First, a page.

Old style handmade nails and wood pegs were discovered as well as wind braces that appeared to have been recycled from another even older structure were exposed.
Realizing that he may have purchased a building with significant history, Bobbitt contacted Zann Nelson, noted award-winning freelance writer, local historian, preservationist and regular columnist for the Star-Exponent.
Nelson had been eyeing the house for 15 years, but didnâ??t have permission to conduct any extensive onsite excavation or research, that is until Bobbitt called.
â??I could see a portion of the foundation,â? said Nelson about the message the house was sending about its age and possible history.
â??Come look at me a little closer,â? the house whispered in Nelsonâ??s ear.
Bobbitt found artifacts of interest in the attic or second-story loft, which was probably added later to the one-room original home on what was then known as West Slaughter Street. Five bags of goose down feathers were discovered in the attic, along with 175 books.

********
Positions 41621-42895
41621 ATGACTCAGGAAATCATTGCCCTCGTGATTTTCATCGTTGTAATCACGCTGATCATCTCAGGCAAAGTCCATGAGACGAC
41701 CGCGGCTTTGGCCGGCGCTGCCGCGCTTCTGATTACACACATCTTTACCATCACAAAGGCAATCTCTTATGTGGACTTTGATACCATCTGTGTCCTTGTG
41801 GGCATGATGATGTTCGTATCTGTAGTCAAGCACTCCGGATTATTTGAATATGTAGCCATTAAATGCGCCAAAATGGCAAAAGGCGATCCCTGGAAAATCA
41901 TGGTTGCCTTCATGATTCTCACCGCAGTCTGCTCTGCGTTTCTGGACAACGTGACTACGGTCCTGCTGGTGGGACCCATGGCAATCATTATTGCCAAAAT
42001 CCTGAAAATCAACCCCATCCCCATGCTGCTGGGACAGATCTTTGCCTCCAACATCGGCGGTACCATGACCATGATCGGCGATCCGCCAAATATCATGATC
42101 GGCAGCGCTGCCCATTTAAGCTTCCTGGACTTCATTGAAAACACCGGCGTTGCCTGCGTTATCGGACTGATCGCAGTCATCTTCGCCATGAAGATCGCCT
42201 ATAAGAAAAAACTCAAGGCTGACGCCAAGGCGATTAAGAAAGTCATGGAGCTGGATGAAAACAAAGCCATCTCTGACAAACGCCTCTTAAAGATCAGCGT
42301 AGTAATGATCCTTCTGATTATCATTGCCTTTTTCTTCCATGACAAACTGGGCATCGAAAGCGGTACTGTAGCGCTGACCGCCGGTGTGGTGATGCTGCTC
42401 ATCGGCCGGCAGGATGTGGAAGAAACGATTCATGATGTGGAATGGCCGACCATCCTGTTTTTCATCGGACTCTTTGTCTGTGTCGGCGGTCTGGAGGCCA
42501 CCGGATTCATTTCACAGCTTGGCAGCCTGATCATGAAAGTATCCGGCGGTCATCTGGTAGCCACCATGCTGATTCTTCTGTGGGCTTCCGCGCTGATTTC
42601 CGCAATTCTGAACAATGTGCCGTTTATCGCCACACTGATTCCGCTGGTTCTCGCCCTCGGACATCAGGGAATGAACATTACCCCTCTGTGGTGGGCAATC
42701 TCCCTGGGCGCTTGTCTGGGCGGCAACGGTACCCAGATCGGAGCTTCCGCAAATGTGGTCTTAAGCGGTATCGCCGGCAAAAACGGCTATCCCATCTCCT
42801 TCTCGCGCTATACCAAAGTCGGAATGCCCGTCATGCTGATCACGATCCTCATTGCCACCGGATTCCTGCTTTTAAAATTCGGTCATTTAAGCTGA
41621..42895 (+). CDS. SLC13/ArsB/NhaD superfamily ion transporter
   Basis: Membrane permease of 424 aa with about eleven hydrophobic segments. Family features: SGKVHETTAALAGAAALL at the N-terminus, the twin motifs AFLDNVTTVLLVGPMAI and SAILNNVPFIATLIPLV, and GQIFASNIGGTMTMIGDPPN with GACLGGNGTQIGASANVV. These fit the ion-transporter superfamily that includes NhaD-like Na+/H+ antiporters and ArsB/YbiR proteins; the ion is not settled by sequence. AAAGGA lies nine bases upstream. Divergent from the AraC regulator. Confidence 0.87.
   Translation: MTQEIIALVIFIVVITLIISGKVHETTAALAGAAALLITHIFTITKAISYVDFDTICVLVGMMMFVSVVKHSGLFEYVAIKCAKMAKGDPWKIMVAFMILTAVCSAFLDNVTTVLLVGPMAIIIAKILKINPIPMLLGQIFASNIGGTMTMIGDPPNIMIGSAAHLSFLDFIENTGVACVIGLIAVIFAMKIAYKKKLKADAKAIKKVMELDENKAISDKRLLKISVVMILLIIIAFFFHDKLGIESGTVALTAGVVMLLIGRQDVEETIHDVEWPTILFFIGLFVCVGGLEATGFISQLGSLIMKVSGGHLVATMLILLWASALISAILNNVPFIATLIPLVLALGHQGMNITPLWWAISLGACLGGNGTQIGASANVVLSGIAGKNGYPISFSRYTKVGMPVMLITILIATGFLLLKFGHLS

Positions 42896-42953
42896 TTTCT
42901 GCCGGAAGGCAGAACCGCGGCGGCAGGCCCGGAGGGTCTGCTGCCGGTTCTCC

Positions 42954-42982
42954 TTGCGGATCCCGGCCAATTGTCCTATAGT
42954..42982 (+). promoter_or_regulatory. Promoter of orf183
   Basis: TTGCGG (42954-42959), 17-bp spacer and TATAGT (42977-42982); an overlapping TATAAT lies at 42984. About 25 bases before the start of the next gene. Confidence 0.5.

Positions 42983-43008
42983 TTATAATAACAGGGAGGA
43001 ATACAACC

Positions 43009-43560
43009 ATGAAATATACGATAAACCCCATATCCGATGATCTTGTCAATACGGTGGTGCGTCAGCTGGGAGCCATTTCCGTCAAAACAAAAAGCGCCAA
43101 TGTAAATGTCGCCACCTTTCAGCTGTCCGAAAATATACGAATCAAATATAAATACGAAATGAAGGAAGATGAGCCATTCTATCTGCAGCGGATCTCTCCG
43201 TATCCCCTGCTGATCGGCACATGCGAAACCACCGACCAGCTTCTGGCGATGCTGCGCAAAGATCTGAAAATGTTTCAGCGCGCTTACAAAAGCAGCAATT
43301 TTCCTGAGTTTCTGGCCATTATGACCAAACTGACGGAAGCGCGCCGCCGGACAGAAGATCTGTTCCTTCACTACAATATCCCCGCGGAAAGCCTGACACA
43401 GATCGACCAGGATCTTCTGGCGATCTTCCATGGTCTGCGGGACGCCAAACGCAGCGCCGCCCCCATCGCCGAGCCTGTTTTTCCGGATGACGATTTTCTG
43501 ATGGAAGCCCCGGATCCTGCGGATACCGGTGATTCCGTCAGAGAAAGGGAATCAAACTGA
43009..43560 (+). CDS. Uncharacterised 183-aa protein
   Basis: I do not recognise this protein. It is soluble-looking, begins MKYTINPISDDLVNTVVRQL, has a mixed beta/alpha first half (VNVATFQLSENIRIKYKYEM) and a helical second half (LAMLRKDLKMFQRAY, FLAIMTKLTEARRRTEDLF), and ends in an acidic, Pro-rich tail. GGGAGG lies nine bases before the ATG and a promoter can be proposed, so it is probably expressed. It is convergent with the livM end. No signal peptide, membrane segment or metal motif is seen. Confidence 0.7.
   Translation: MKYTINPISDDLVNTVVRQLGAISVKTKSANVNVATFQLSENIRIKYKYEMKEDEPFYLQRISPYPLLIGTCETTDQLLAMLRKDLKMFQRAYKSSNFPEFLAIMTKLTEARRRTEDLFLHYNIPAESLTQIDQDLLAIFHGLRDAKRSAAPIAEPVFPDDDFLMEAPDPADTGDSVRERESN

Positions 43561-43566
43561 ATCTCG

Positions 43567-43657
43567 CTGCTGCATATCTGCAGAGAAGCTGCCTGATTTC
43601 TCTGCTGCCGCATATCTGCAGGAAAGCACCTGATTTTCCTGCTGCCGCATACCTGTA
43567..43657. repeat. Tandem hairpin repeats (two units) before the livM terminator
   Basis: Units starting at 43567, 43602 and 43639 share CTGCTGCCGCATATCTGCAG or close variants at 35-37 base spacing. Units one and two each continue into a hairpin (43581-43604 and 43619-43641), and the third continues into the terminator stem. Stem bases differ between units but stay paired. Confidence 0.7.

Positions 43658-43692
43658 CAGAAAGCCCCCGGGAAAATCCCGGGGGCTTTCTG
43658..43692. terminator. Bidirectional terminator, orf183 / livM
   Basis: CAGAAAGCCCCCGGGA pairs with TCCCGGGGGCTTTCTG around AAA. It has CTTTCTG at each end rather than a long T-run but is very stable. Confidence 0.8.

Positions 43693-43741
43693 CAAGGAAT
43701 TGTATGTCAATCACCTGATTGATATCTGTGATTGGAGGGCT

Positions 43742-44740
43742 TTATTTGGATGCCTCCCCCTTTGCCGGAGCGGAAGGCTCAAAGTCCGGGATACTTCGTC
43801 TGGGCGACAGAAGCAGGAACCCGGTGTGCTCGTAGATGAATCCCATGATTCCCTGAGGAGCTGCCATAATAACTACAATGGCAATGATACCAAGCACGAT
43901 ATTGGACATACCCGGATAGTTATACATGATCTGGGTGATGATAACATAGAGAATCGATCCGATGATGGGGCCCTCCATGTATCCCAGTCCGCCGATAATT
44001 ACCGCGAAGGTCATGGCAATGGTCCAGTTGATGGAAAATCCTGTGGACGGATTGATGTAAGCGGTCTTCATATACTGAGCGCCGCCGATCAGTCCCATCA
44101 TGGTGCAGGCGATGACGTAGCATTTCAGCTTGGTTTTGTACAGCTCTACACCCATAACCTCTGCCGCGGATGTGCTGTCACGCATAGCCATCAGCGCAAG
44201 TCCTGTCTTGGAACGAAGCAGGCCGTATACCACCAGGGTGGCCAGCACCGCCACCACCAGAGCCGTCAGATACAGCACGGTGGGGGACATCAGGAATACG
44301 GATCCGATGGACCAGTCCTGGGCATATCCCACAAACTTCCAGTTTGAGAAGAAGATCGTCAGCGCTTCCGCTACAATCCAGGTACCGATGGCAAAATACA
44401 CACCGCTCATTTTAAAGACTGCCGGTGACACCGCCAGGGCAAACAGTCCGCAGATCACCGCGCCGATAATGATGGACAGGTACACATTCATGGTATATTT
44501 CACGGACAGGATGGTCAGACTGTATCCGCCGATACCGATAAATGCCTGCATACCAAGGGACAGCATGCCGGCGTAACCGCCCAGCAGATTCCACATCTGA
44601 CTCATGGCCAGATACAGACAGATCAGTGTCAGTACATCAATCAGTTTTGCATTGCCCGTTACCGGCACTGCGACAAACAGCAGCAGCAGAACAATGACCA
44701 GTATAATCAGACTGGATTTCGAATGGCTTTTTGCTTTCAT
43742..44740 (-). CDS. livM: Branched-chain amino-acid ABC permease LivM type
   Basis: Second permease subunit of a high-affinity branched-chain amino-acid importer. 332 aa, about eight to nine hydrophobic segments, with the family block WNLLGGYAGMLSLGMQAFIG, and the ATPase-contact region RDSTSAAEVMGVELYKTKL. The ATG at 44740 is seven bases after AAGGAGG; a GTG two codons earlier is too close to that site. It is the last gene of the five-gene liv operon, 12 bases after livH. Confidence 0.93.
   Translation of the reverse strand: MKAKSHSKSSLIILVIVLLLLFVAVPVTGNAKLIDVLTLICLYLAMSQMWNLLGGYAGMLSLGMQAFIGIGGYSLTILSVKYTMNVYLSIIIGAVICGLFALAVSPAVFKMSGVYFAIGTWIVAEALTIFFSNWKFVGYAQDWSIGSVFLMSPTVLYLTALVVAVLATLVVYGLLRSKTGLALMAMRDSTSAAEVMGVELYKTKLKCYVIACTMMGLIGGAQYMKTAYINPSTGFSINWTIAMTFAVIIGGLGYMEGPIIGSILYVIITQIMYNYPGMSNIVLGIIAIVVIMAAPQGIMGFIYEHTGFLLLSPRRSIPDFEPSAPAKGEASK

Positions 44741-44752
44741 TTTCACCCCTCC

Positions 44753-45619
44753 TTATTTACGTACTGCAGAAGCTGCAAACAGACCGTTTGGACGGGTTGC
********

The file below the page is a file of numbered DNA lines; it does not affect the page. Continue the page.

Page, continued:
â??There was a chest,â? said Bobbitt. â??It had all these books.â?
One of the books was about the 44th U.S. Congress from July 29 to Aug. 15, 1876.
Nelson marveled at the construction methods, which have somewhat helped to date the oldest portion of the house. She estimates it was built between 1835 and 1850. She is unsure if it was built on site or moved from another location.